Before heading off on your adventure, print off a beetle, bird, animal homes spotter, summer flowers, animal tracks, leaf, twigs, butterfly, creepy crawlies and/or fruits and seeds spotter guides, which you can find on the Woodland Trust website. Make your adventure educational, interactive and undoubtably memorable. There’s plenty of different activities so you can go time and time again throughout the summer (and throughout the rest of the year!).
Want to get familiar with wildflowers? Country Life have a handy guide to wildflowers on their website that you could use if you’re heading off to the meadows.
For the teenagers that want an adrenaline kick.
Some teenagers may not be enthralled by a woodland/meadow walk with the objective of spotting various species of tree, plant, insect etc. If they’re looking for more of an adrenaline kick, we’ve just the idea. The Forestry Commission have a number of parks where you can take to the woods by bike and there are plenty of trails that’ll require an arduous climb and some dare devil descents sure to make the stomach flutter. Alternatively they could take on one of the tree-top adventures with Go-Ape, they’re challenging but exhilarating and due to open again soon.
3. Take a day trip
Go somewhere you’ve never been before. You could go fossil hunting on the Jurrasic coast; crabbing at Marine Lake in Clevedon and see the beautiful Victorian Pier; enjoy a show at a cliff-edge open theatre; go in search of Nessie; visit the idyllic Cotswolds. If there’s something you’ve been meaning to see or do, now’s the time to do it!
Please do check before your travel to see what local facilities are open- if there are no public bathrooms or eateries open we wouldn’t recommend making the trip until it is safe to do so. If you do visit one of these (or other) beautiful sites, please be considerate to the local area and the people.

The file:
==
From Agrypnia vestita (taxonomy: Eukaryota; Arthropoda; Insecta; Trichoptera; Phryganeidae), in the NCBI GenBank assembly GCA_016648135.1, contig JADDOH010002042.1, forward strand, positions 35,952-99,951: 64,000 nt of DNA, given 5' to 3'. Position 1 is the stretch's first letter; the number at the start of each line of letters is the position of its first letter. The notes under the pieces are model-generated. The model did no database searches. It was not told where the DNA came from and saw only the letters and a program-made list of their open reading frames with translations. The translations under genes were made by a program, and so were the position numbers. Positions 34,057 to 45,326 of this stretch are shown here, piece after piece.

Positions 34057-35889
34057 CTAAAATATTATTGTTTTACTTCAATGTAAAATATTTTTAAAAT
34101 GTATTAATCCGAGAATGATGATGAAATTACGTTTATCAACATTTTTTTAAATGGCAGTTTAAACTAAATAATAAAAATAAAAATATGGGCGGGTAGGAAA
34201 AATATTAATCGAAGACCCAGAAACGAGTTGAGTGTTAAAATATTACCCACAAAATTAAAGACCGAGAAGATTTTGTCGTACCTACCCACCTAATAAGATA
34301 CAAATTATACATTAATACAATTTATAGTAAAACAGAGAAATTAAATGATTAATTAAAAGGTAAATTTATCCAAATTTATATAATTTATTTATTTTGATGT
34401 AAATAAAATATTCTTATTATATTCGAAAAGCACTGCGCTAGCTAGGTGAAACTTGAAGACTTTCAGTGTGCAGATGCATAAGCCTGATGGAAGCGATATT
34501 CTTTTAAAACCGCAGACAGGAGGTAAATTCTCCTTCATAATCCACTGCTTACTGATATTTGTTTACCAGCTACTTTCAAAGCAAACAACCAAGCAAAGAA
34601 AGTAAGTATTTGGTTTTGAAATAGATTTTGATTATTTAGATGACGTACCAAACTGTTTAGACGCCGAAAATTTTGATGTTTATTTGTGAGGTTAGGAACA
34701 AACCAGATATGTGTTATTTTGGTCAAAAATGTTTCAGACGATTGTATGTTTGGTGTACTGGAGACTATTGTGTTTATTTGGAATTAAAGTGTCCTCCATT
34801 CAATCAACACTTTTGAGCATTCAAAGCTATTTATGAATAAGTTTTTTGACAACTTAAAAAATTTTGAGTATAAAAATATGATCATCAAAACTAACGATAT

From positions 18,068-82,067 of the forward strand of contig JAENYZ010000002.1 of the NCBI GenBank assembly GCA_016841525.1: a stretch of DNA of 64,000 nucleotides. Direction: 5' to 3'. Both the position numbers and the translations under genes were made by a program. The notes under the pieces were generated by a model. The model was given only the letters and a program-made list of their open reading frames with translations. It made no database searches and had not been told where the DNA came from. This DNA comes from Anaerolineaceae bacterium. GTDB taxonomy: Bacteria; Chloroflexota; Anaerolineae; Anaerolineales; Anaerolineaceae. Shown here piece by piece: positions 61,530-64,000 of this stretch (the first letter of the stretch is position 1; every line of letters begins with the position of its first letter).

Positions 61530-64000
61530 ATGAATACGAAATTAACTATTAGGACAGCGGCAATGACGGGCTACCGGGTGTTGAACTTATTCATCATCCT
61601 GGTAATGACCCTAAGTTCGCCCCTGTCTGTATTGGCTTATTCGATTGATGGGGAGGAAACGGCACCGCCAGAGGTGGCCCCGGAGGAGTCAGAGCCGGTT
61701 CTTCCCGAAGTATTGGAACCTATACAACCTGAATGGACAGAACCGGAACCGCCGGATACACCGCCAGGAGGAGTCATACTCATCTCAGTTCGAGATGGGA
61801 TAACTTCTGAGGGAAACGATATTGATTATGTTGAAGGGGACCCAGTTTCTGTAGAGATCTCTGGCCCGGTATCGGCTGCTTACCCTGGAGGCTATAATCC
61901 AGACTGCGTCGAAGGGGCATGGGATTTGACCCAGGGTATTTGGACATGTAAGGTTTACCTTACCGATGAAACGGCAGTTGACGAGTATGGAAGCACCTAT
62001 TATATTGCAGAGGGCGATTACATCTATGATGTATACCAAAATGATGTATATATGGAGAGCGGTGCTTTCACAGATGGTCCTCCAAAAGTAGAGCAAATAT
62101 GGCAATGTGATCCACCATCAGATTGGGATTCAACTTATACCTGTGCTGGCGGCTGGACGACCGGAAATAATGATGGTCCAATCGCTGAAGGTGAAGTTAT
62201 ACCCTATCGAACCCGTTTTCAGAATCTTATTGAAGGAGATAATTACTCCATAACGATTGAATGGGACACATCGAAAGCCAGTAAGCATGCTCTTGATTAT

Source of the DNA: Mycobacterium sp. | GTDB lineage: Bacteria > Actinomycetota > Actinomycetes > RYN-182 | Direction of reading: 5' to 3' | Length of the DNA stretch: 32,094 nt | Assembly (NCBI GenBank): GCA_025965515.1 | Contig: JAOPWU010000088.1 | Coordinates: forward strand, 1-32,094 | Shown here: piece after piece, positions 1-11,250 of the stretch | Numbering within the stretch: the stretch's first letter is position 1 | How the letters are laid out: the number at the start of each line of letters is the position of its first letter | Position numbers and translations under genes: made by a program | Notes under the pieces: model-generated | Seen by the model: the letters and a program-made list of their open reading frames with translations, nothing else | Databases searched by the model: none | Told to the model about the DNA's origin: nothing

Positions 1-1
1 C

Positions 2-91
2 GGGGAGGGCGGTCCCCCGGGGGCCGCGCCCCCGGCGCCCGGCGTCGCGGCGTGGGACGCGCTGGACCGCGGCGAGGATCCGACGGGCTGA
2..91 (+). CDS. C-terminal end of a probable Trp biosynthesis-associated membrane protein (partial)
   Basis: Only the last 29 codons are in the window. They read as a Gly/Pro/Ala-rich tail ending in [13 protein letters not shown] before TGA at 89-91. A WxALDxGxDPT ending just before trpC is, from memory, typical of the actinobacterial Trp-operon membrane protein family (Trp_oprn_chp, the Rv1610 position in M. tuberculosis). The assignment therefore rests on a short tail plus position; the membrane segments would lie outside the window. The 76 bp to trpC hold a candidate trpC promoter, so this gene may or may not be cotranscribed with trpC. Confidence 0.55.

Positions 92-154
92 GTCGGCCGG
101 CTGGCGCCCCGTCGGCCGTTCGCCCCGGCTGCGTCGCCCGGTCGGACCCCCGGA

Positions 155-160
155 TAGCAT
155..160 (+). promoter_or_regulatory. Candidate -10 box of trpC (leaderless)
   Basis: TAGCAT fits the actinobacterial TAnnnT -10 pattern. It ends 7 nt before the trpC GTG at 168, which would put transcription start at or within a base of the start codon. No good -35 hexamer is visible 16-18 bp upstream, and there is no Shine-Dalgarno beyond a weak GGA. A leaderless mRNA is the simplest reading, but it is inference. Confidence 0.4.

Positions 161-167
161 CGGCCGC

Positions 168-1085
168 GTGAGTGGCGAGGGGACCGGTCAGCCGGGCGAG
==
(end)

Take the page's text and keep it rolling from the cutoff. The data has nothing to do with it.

4. Take on a project together
As many of us will be spending much of the holidays at home, our rainy day guide has plenty of activities to help keep them occupied. They could build a village, create a story, get crafting or fort building for example.
Why not involve them in a garden project? You could start your own little fruit and vegetable patch they could easily help with. Maybe you could build a birdhouse or bug house to help encourage wildlife into your garden which could in turn help educate them in conservation.
Of course, a baking mission is always a huge hit- especially if they get rewarded with a sweet treat at the end of it. If you’ve got a friend or family members with a birthday coming up, you can give them something homemade and keep the children entertained at the same time. Additionally, encouraging them to help you cook dinners from scratch and from recipes will help them to develop culinary skills that will come in handy later on.
We hope these ideas have proved inspirational. 6 weeks of summer, is a lot to plan in! How do you usually keep the family entertained during the summer holidays? We’d love to hear from you in the comments below.